Stocks fell on Monday as investors shunned risk after Japan's devastating earthquake and tsunami, but the U.S. growth story was seen proceeding on track.

Japanese ports handling about 7 percent of the country's industrial output sustained major damage and disrupted global supply chains in the disasters, which analysts estimated could cost $170 billion.

The U.S. benchmark Standard & Poor's 500 index came off the session's bottom after falling to a six-week low. The CBOE volatility index <.VIX>, known as Wall Street's fear gauge, jumped 12.6 percent to its highest level since February 23.

But Wall Street stocks have rallied 23 percent since September, although they faltered in the past two weeks.

Markets are taking risk off the table and the period of consolidation we were in has probably been extended for a bit, said James Dunigan, who oversees $105 billion as chief investment officer at PNC Wealth Management in Philadelphia.

The Japanese economy will likely take a dip on this, but it appears the growth path we're on here won't see a significant detour.

Dunigan added that PNC was unlikely to change its asset allocation as a result of the quake unless the disruption to Japanese GDP is much larger than we currently estimate and there's also an expansion of the instability in the Middle East.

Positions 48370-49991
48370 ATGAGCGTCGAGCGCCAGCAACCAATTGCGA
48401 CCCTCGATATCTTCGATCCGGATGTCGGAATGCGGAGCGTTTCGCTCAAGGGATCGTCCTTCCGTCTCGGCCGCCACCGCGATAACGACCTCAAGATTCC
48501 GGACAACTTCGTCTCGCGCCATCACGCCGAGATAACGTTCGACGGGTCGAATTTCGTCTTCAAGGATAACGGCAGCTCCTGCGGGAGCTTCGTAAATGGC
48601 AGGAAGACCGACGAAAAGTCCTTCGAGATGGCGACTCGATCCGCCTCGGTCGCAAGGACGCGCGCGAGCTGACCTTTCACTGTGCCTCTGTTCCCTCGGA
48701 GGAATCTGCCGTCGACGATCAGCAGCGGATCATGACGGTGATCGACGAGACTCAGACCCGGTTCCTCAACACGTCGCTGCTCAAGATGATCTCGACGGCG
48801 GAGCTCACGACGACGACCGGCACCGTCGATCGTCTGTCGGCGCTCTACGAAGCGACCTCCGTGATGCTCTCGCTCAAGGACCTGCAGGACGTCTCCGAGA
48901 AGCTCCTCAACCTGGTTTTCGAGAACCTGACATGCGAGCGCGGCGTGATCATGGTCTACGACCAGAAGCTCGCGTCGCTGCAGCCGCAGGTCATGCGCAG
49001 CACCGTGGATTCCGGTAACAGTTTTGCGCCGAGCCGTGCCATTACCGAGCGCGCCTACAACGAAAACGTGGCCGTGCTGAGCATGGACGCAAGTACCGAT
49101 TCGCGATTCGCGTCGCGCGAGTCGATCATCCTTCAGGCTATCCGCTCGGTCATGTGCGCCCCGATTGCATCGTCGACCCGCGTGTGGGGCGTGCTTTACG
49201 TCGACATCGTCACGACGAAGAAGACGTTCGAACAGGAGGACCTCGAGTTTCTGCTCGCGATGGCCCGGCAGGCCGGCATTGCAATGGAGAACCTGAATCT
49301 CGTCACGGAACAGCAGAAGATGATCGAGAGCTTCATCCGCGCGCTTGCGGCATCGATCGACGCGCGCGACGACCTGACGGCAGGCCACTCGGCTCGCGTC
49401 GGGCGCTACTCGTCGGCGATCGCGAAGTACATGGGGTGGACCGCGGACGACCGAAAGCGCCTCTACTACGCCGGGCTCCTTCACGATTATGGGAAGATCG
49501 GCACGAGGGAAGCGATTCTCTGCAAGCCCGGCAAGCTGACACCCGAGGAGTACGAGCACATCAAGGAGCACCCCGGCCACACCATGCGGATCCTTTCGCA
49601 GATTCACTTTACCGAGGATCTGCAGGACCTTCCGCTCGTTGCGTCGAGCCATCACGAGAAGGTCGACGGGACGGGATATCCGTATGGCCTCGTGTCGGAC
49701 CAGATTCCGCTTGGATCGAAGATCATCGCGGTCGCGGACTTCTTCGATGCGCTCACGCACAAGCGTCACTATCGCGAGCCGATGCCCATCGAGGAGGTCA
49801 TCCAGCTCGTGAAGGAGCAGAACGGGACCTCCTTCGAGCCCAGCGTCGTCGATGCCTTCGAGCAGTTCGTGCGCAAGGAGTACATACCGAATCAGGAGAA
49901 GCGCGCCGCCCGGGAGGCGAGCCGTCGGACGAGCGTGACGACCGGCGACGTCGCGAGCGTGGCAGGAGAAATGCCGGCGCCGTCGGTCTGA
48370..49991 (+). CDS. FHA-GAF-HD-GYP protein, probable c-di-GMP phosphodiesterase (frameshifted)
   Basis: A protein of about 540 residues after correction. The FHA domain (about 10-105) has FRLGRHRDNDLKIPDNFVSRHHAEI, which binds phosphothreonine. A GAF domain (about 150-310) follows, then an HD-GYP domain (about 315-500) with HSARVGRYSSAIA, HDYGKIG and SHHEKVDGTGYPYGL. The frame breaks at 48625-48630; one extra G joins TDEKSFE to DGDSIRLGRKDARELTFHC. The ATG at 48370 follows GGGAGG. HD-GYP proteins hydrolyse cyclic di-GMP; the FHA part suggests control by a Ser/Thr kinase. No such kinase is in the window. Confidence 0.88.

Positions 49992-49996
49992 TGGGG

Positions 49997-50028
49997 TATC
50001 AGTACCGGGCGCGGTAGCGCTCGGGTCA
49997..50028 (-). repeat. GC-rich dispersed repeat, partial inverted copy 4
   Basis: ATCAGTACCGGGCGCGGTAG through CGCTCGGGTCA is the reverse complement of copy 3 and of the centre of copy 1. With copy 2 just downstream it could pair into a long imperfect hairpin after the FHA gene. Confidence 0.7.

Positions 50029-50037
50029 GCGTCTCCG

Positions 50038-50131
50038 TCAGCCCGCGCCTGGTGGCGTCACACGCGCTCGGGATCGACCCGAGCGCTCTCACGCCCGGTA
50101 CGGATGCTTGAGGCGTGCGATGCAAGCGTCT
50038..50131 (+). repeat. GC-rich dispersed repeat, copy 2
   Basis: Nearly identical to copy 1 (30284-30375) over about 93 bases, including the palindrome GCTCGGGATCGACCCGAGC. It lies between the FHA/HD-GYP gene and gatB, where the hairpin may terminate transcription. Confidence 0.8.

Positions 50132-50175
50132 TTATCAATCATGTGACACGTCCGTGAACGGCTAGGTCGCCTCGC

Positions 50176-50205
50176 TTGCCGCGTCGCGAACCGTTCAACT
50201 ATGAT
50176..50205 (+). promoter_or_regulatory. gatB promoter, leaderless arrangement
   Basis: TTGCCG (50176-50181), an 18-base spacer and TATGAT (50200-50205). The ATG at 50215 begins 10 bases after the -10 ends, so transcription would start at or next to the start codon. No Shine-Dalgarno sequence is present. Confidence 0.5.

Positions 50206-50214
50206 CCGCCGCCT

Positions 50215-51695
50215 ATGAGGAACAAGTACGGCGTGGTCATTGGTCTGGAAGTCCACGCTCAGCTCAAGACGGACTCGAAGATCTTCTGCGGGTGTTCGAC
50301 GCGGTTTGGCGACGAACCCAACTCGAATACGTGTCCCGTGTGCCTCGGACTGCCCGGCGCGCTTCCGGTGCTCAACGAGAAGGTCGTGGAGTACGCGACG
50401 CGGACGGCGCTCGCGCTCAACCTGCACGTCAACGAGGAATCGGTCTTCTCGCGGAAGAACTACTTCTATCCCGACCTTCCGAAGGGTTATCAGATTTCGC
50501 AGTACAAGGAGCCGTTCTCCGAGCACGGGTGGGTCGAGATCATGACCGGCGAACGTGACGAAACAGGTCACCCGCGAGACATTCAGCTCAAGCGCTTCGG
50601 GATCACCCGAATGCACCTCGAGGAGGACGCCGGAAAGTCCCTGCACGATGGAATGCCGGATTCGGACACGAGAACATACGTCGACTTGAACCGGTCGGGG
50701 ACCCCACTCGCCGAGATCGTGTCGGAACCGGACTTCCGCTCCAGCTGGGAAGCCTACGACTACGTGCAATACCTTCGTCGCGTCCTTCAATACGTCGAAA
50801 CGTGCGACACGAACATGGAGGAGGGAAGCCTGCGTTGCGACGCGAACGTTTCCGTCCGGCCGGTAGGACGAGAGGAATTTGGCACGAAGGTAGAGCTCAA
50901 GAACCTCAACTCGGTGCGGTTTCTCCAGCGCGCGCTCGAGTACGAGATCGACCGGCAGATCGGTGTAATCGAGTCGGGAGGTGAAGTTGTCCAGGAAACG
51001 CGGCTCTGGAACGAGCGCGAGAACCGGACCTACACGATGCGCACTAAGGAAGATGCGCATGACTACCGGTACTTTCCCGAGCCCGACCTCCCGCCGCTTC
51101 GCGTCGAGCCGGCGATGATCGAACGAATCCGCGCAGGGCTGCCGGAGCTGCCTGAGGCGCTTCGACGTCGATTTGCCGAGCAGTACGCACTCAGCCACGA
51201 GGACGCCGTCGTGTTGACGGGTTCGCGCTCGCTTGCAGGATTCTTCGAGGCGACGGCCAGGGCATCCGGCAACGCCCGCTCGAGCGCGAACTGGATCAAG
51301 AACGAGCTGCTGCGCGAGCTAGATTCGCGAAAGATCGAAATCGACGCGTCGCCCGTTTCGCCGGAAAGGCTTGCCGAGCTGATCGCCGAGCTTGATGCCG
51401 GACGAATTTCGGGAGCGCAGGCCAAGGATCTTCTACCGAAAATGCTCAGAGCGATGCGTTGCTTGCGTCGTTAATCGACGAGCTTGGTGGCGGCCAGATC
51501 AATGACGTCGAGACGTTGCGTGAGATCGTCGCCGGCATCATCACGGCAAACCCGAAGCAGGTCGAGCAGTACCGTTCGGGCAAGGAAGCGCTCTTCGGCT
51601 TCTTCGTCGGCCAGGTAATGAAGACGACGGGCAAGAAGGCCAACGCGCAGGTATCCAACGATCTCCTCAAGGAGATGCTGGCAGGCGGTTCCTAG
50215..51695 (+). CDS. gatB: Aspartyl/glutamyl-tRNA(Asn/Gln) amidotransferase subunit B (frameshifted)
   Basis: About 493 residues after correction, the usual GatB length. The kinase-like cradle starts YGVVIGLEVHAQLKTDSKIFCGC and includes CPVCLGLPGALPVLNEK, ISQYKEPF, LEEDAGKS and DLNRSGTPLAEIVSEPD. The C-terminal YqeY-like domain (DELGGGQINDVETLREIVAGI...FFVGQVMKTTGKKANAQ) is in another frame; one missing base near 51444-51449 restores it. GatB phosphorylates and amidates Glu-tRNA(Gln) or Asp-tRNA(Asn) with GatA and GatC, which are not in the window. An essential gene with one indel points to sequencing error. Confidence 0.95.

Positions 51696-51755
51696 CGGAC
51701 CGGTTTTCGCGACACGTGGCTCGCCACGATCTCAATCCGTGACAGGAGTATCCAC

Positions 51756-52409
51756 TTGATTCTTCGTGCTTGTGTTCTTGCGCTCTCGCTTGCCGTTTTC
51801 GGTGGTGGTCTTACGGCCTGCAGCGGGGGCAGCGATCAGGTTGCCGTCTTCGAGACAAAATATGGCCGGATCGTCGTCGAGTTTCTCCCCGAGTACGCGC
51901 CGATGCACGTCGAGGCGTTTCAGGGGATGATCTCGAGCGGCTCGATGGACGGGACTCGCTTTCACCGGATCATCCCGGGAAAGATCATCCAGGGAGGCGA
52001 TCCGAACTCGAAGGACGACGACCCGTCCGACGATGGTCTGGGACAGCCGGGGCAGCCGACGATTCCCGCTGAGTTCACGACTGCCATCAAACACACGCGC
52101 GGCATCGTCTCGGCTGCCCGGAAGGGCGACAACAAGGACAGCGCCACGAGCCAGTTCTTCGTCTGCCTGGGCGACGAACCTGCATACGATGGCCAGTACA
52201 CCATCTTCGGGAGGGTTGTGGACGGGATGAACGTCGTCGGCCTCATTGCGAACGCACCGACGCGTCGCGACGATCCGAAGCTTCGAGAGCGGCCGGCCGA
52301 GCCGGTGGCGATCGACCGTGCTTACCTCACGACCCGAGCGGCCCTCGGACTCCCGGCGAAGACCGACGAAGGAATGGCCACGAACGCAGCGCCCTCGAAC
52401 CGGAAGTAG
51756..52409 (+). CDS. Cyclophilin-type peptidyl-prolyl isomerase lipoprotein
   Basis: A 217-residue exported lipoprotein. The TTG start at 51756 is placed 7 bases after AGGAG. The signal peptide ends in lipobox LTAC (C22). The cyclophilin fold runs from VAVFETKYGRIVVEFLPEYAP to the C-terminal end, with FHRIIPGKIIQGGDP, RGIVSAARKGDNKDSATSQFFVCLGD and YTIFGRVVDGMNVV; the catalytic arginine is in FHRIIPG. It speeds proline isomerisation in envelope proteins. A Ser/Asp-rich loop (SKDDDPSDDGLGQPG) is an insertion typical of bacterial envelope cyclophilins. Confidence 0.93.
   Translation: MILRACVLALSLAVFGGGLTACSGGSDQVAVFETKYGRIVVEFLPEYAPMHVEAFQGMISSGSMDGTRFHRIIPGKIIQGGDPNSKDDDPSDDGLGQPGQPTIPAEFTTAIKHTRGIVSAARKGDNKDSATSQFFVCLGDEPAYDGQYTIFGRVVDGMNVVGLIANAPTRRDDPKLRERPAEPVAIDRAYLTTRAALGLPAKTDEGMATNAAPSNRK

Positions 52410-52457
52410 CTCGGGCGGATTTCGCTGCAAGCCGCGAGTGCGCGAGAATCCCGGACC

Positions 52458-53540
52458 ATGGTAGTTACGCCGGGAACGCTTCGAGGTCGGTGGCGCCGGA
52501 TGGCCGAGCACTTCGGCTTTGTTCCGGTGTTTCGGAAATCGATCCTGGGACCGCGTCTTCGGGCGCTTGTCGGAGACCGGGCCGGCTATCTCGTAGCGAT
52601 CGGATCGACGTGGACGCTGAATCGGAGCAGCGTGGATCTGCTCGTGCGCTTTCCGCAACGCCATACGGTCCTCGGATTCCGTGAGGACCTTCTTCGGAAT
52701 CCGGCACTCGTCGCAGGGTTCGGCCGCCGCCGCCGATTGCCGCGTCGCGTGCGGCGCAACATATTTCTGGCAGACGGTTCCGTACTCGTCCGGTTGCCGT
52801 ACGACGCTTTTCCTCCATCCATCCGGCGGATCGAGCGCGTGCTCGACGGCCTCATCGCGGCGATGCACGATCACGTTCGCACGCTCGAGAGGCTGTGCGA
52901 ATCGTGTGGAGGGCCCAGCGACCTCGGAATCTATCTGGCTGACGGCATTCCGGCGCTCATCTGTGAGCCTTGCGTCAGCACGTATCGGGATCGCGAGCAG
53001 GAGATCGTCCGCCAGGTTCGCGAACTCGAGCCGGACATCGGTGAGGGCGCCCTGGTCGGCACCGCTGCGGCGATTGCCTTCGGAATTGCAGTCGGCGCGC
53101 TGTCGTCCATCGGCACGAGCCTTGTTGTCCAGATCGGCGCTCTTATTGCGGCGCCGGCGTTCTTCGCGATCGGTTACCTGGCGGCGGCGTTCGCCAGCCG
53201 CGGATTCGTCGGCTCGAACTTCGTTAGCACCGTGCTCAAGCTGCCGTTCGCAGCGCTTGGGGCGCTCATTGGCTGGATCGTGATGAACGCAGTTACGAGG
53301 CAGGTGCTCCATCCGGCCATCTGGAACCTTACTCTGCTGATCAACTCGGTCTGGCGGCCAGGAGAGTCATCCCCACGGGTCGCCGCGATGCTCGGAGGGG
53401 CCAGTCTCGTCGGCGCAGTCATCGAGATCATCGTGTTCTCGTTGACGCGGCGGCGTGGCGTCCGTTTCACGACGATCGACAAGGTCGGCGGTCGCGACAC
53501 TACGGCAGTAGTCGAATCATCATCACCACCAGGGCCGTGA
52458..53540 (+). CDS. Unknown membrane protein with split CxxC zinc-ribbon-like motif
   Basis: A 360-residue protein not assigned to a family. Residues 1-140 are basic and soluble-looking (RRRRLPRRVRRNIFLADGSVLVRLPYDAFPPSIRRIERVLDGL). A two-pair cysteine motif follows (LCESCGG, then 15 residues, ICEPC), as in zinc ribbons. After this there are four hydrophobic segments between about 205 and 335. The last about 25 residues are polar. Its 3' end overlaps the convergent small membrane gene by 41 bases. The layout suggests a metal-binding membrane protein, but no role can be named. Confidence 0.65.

Among sectors hurt the most was the nuclear industry after explosions and damage at a Japanese nuclear plant. In addition, shares of luxury goods companies worldwide were hit since Japan accounts for 11 percent of global luxury sales.

General Electric Co , which has combined nuclear ventures with Hitachi Ltd <6501.T>, dropped 4.1 percent to $19.53 and was the top percentage decliner on the Dow.

The Dow Jones industrial average <.DJI> was down 73.68 points, or 0.61 percent, at 11,970.72. The Standard & Poor's 500 Index <.SPX> was down 10.15 points, or 0.78 percent, at 1,294.13. The Nasdaq Composite Index <.IXIC> was down 16.19 points, or 0.60 percent, at 2,699.42.

The Market Vectors uranium and nuclear energy exchange traded fund slumped 13 percent while the Global X Uranium ETF sank 17 percent. Luxury retailer Tiffany dropped 4.9 percent to $60.10.

Aflac Inc , the largest foreign insurer in Japan, fell 4 percent to $53.35 as experts estimated that the devastating earthquake in Japan could cost the insurance industry nearly $35 billion, making it one of the most expensive disasters ever.

Options activity on Aflac showed some investors are expecting the stock to plunge more than 8 percent from the current price to about $49 by April expiration, according to Caitlin Duffy, options strategist at Interactive Brokers Group.

U.S.-listed shares of Japanese companies also declined while the BNY Mellon index of leading Japanese American Depositary Receipts <.BKJP> lost 6 percent. Toyota Motor Co <7203.T>, which said it would suspend production at all its Japanese car plants, fell 4.8 percent to $81.50. The iShares MSCI Japan index exchange traded fund sank 7.4 percent.

(Additional reporting by Angela Moon; Editing by Kenneth Barry)